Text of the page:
This even filtered down to a relatively light clutch lever and silky smooth gear shifter more on par with Japanese sportsbikes.
Chassis, Suspension, Brakes
Housing the big motor was a tubular steel frame with a twin sided swingarm.
The bike is big and heavy at 777lbs roughly ready to ride, despite this you could still consider the bike fairly quick and it wouldn’t struggle to carry a full load, there would be no notable power difference whether you rode solo or with a passenger and luggage.
The front forks were long and raked as was the style, the seat low slung, passengers accommodated but not necessarily cared for, although you could add a much needed passenger backrest.
The bars are pulled back, high, wide and footpegs far forward, in a typical cruising rider position. It isn’t a bike for shorter riders on this basis without some modifications first.
Suspension is good, soaking up the road bumps and carrying the bikes weight well. Centre of balance is low and central which makes movements at low speeds pretty easy. All riders should be able to get both feet down to paddle the bike around the drive and do so wit
The bikes wheelbase is pretty long which is great for stability at speed, it is also suited to riders who like to test their limits somewhat aggressively.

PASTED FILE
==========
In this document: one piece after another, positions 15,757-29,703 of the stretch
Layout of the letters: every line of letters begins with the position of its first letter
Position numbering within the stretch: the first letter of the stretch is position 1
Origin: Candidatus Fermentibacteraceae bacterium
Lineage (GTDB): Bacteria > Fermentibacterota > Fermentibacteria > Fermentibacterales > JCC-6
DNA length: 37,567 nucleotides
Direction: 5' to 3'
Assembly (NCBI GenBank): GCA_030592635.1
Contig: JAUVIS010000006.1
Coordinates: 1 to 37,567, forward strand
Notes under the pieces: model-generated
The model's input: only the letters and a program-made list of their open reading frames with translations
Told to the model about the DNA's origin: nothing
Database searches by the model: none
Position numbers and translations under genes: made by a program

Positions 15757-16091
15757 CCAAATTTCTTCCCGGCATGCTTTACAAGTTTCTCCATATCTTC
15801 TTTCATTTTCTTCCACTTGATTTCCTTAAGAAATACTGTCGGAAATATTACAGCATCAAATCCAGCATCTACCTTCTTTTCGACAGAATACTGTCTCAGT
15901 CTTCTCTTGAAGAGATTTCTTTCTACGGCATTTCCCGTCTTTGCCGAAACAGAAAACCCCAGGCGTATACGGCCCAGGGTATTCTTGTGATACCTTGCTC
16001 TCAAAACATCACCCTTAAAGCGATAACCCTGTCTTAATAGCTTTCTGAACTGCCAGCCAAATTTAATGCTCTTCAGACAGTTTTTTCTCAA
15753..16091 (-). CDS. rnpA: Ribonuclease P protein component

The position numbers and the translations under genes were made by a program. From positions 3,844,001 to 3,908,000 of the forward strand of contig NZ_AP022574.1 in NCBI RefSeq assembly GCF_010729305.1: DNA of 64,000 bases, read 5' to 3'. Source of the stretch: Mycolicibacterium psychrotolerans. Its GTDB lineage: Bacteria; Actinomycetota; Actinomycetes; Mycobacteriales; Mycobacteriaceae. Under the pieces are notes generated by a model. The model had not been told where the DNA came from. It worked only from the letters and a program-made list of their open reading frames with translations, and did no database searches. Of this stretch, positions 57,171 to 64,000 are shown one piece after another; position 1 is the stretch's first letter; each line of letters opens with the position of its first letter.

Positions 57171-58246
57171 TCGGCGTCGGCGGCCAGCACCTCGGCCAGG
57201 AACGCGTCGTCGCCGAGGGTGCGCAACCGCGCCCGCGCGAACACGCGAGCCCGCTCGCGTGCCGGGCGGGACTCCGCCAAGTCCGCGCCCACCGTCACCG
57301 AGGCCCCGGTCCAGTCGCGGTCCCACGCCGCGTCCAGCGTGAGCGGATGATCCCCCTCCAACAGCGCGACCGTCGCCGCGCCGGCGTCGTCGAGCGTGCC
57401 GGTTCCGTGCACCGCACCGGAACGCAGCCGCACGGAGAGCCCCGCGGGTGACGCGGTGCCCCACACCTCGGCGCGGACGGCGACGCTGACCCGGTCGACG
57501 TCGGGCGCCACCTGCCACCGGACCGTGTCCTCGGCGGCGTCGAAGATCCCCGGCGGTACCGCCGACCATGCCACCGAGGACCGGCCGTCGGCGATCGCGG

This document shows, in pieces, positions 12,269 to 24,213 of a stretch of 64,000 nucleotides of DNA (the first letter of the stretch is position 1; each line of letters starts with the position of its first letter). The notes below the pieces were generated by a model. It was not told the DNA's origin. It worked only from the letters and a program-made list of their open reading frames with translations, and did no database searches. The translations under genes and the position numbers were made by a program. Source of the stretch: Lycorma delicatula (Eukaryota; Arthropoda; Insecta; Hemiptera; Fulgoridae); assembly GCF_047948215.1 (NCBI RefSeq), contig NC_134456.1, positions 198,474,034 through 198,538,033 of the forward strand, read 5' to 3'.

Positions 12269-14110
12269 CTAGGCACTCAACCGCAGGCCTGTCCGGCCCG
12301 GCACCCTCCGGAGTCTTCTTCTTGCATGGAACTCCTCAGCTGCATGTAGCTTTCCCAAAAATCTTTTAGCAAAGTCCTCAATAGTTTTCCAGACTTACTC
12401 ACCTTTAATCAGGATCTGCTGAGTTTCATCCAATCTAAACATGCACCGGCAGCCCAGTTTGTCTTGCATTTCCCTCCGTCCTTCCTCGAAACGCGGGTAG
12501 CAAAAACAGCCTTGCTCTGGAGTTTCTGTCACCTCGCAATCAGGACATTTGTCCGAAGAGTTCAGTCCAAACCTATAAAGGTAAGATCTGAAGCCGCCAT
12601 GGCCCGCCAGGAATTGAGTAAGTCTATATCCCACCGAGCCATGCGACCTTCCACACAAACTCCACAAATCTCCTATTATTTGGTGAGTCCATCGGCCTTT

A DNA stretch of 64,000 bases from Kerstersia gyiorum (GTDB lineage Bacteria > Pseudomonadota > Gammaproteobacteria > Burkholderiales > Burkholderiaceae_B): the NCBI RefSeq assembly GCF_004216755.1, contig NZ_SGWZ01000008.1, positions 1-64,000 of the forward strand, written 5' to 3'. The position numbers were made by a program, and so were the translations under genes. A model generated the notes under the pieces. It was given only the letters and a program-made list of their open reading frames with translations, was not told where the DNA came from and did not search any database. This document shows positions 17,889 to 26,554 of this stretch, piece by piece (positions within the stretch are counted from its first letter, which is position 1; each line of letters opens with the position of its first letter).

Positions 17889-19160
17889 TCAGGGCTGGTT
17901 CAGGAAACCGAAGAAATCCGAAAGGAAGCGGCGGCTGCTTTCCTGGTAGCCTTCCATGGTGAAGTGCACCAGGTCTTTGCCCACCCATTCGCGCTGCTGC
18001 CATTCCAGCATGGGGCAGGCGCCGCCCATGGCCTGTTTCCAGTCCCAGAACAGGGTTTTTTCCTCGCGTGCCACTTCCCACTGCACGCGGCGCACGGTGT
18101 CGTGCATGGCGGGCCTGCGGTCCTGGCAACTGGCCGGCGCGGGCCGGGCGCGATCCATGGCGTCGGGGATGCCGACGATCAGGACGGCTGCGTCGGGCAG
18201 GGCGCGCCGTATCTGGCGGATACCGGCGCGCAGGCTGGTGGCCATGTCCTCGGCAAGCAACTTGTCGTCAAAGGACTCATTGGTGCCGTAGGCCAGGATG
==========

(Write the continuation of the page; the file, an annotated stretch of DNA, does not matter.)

The only issue they could encounter is the pegs scraping and hearty cornering be a bit nervy, let’s face it only the best riders or nutcases are capable of throwing heavy cruisers into corners like they are on sportsbikes, so that doesn’t matter too much. Sweeping bends however, are great fun and should be engaged in at all costs.
Brakes are perfectly fine and suited to slow the bike down and bring it to a stop. ABS was also optional in the US and standard for the UK bikes.
Handling and Styling
In terms of handling, the Triumph Thunderbird is a bike that gives you a great riding experience. If you are used to your fists in the air, feet forward and wrestling with big motorcycles then this won’t be un-natural for you. If you are moving from other types of bike it might take some adjustment to get used to the riding position.
However, the bikes steering isn’t as heavy as you think, it goes where you want it to go and the low centre of gravity certainly inspires a riders confidence to deal with the weight.
To ride the bike is comfortable and with a few touring accessories that could be chosen out of Triumph’s collection of parts, you could do some serious long distance touring.
In terms of styling, the bike is classic, a bigger brother to the Triumph America in many ways. The silhouette side by side is not all that different and that isn’t a bad thing as the America is a very classically styled cruiser.
With the exception of some covers everything feels premium, so you feel like you are riding a quality motorcycle which is reflected in the performance.
Lashings of chrome make the bike a little flashy unless you go for the 2011 Storm version which was a more aggressive blacked out model.
Thunderbird 1600 Performance
Upon its release the Thunderbird caused quite a stir, Triumph were once again entering the foray with a parallel twin, sticking their very British fingers up to the American V twin engines.
While the America and Speedmaster had been accepted they weren’t exactly flying high and dominating and the Rocket 3 was a power cruiser attracting a niche audience. On the other hand the Thunderbird was a bonafide attempt at taking on Harley and to an extent it seemed to have worked.